Spanish Civil War Analysis

analytical Essay
1602 words
1602 words

debate over the war.” Despite this, the French government maintained a noninterventionist policy, which meant that they did not provide military support to either side of the conflict. However, this policy was not without its flaws as it allowed for the smuggling of arms and volunteers to both sides of the war. Additionally, the policy was not universally supported as there were factions within the French government that wanted to provide support to the Republicans. Overall, France's response to the Spanish Civil War was complex and multifaceted, with various political and social factors influencing the government's decision to maintain a noninterventionist policy. sentence "Throughout the historiography of French involvement in the Spanish Civil War, the question asked is why did France not intervene?" - it should be rephrased to "Throughout the historiography of French involvement in the Spanish Civil War, the question that arises is why France did not intervene."
In the sentence "Initially, the French government seemed sympathetic to the Spanish Republicans," the word "seemed" should be replaced with "was."
In the sentence "After three weeks he succumbed to diplomatic and political pressures and applied a policy of nonintervention," "he" should be replaced with "Blum" to avoid confusion.
Lastly, the sentence "This decision was bitterly attacked by the Communists; the first breaches appeared in the" is incomplete and needs to be revised to provide a complete thought.
Raguer argued that "non-intervention appeared to be a democratic principle." In the counter-revolutionary context of the Congress of Vienna and the Holy Alliance, intervention was an expression of solidarity between the great absolute monarchs who were threatened by revolution. Pius IX, in the Syllabus, thus condemned the doctrine of non-intervention. Spanish and French Catholics called for a humanitarian intervention in the Spanish Civil War. For example, the French Dominican Marie-Dominique Chenu stated that non-intervention "is the equivalent of denying the solidarity of the whole of the human brotherhood." From this reaction, French Catholics denounced the policy of non-intervention by the Popular Front government. For them, it was a humanitarian crisis that superseded the political.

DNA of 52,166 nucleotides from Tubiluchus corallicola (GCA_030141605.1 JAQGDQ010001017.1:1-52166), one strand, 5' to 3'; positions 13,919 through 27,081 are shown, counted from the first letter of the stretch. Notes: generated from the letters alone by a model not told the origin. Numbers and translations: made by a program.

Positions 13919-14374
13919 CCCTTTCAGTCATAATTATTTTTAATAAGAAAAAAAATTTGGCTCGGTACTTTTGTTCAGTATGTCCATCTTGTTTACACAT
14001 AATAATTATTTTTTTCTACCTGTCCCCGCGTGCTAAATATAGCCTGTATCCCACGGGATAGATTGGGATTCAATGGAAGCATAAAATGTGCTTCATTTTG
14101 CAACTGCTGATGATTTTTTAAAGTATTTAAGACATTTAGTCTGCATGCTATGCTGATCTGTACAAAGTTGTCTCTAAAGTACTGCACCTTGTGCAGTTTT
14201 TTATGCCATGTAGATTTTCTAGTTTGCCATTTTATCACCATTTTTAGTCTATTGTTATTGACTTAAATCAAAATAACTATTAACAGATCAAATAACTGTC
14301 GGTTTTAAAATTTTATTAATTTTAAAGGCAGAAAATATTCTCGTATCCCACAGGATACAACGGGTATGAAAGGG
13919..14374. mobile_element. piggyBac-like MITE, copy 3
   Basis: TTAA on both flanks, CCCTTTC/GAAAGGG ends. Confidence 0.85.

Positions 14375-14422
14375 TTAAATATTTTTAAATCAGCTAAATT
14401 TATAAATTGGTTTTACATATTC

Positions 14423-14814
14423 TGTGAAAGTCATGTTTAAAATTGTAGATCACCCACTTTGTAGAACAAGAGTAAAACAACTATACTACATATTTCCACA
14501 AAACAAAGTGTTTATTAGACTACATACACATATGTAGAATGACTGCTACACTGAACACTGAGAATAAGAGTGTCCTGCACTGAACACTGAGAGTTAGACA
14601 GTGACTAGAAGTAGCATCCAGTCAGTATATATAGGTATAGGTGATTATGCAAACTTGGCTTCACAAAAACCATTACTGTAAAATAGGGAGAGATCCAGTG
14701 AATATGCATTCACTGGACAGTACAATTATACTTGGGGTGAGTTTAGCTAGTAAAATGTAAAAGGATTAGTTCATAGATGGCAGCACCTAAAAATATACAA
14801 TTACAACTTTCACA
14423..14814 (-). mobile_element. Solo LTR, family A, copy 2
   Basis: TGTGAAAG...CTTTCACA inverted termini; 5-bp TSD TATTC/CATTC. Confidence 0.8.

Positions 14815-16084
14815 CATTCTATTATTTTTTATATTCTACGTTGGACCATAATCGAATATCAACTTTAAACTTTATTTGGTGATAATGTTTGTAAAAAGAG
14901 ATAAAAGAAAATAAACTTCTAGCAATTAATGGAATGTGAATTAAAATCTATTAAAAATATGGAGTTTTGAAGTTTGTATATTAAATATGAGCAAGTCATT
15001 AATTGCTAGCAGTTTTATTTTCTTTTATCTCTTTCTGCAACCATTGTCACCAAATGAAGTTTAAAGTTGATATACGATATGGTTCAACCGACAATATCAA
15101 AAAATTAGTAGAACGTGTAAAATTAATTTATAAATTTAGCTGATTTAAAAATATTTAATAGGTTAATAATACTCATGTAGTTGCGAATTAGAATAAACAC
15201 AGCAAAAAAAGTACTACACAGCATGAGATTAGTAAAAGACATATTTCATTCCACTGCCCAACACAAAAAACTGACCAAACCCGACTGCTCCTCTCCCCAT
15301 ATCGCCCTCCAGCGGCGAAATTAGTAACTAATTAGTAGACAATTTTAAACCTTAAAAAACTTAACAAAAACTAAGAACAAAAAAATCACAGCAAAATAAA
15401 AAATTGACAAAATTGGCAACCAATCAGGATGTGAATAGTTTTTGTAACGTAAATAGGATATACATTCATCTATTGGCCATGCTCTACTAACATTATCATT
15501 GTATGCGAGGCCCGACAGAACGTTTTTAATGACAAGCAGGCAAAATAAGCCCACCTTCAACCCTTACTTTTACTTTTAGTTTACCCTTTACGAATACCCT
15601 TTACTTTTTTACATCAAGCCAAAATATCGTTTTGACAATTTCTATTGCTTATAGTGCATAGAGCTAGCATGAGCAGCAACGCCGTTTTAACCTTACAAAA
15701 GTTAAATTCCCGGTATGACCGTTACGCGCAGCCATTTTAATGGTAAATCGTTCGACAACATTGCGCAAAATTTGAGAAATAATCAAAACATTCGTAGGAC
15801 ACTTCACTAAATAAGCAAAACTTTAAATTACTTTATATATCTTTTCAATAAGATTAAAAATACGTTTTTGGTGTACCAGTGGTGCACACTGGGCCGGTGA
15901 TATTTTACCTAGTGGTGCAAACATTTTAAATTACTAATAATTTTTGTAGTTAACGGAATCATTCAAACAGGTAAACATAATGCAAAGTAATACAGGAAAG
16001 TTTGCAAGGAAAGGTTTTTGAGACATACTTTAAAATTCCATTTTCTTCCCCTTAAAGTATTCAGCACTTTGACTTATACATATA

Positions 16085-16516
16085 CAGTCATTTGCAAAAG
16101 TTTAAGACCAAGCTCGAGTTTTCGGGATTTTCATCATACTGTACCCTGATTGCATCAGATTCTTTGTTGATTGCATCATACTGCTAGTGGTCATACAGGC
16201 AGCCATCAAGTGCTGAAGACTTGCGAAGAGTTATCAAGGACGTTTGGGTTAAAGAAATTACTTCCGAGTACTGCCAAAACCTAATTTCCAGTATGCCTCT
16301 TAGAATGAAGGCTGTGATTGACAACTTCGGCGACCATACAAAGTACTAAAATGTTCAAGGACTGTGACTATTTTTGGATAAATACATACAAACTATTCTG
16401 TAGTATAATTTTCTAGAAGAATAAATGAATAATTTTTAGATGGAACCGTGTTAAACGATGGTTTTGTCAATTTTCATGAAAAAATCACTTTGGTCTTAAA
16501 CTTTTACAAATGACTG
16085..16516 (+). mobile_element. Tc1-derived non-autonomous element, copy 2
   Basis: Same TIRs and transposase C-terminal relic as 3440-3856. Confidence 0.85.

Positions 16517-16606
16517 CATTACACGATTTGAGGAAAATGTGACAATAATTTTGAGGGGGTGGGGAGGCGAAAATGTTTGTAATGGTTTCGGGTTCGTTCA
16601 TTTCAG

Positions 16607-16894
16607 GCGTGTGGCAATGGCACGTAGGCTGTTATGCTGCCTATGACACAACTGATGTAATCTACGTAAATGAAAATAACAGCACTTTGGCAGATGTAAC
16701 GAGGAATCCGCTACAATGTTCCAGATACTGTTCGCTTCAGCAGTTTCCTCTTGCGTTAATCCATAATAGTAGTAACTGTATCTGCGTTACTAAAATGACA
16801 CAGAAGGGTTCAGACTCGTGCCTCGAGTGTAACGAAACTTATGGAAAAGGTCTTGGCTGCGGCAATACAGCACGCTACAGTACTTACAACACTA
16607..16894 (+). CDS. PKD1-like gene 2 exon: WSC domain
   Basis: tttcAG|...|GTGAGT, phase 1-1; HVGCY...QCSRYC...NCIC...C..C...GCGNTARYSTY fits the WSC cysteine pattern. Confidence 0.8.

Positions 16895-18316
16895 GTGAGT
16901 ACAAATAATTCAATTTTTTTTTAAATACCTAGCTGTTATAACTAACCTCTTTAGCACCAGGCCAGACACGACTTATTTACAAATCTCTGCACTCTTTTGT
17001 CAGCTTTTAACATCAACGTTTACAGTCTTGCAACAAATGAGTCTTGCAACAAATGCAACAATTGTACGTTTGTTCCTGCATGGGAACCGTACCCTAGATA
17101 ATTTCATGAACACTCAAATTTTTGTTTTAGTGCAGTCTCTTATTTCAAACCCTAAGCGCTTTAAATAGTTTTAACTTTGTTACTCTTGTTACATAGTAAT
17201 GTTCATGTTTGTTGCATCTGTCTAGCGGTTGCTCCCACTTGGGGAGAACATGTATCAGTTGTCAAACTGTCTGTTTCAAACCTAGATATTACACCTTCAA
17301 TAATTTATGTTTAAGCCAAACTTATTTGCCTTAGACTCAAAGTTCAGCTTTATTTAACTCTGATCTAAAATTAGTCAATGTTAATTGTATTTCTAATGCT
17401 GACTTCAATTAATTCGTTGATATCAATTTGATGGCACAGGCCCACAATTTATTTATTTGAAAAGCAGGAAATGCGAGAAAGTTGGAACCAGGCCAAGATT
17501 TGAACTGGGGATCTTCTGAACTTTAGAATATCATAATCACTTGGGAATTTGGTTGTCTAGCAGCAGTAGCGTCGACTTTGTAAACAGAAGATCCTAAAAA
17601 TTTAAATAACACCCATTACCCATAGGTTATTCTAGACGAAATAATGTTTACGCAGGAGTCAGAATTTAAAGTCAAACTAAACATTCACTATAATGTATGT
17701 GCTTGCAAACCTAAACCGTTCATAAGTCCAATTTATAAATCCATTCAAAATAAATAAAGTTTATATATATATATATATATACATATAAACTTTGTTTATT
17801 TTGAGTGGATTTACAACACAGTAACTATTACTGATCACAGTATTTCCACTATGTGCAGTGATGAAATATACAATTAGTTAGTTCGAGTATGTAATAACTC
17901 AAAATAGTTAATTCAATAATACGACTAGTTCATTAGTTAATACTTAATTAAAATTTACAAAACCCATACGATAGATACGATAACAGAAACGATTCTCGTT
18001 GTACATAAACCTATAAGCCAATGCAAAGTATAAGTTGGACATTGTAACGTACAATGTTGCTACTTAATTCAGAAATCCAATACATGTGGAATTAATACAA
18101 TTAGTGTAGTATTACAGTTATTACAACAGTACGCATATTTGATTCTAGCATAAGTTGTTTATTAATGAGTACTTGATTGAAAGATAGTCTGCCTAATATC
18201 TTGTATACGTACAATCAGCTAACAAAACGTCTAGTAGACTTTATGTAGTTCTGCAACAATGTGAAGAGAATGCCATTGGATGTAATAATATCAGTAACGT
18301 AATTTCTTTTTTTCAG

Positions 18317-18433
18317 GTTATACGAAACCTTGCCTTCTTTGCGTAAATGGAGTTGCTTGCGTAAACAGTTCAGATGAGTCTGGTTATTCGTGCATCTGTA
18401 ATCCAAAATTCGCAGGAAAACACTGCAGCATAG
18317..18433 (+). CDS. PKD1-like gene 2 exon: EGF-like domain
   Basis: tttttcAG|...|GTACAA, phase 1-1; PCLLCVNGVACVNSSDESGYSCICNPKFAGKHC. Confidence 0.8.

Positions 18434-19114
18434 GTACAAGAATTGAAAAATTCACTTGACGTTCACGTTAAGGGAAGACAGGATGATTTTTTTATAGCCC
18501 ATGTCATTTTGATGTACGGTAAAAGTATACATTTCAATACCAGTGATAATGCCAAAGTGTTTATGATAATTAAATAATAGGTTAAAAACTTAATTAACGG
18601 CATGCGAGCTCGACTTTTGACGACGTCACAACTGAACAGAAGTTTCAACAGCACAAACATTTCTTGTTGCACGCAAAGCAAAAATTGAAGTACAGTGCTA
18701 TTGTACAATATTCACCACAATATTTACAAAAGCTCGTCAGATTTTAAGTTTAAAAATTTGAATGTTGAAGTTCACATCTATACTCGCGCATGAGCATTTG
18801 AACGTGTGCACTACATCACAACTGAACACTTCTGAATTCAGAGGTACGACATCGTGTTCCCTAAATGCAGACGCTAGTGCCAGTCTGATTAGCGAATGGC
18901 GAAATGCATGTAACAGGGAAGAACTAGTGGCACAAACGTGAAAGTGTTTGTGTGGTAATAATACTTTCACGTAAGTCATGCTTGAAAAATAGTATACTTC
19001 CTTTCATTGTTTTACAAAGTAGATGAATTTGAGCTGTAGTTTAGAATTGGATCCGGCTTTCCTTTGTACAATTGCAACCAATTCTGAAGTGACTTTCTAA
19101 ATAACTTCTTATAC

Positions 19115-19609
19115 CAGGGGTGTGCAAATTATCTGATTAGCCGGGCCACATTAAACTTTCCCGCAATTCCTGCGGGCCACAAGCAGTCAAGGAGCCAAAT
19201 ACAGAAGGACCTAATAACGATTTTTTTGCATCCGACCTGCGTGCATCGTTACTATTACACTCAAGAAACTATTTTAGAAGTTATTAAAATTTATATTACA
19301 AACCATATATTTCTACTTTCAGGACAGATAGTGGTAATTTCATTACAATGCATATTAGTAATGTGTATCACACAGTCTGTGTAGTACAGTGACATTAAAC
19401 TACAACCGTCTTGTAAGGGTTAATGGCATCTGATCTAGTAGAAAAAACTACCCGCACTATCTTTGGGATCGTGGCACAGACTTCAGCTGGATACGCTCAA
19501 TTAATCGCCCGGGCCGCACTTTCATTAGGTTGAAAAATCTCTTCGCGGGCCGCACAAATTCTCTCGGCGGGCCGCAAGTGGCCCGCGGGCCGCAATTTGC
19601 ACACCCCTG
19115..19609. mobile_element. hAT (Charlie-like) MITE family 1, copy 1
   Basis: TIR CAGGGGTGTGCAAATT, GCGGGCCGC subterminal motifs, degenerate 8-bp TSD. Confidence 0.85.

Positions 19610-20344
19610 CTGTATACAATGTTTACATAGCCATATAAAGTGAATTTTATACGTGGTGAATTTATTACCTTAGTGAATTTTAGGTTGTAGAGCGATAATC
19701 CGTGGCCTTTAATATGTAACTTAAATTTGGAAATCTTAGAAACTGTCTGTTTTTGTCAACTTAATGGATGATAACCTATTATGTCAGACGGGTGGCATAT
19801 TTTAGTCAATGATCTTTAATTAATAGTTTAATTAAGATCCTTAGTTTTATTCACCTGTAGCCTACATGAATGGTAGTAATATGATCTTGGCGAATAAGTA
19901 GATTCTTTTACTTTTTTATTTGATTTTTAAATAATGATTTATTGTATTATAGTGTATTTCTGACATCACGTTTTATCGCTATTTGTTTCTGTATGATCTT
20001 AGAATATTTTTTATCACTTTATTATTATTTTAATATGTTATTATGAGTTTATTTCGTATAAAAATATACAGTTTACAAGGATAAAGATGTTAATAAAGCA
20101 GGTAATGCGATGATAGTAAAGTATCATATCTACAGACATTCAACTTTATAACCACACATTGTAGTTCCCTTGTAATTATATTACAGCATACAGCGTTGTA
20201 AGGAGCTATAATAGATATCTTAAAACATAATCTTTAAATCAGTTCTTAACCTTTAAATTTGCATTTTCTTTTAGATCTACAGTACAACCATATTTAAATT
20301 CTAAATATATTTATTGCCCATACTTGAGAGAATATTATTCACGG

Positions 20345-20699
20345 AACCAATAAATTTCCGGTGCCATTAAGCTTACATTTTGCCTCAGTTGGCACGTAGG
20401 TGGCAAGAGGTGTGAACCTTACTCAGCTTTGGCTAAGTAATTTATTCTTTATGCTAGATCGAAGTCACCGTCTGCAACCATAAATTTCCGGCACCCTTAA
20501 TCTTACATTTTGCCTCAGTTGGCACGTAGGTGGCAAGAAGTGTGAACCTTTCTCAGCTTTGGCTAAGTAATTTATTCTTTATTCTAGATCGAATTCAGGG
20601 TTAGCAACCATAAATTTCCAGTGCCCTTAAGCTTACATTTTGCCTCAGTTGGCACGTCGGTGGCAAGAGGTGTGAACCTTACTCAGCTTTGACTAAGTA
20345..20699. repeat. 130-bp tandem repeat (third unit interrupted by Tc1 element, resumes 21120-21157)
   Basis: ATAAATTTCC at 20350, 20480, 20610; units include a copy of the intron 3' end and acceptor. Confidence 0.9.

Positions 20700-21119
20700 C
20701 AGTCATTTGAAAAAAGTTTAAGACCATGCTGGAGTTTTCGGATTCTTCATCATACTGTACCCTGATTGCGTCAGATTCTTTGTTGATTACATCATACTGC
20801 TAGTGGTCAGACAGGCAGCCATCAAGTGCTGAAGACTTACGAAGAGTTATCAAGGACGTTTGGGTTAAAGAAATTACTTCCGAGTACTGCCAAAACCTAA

In this essay, the author

  • Analyzes how france and its response to the spanish civil war had a noninterventionist policy by the french government.
  • Explains that julian jackson, a historian of modern france, analyzes the french popular front from an international context in his book, the popular fight for democracy.
  • Analyzes how the spanish civil war jeopardized the chance of building bridges between catholics and the popular front.
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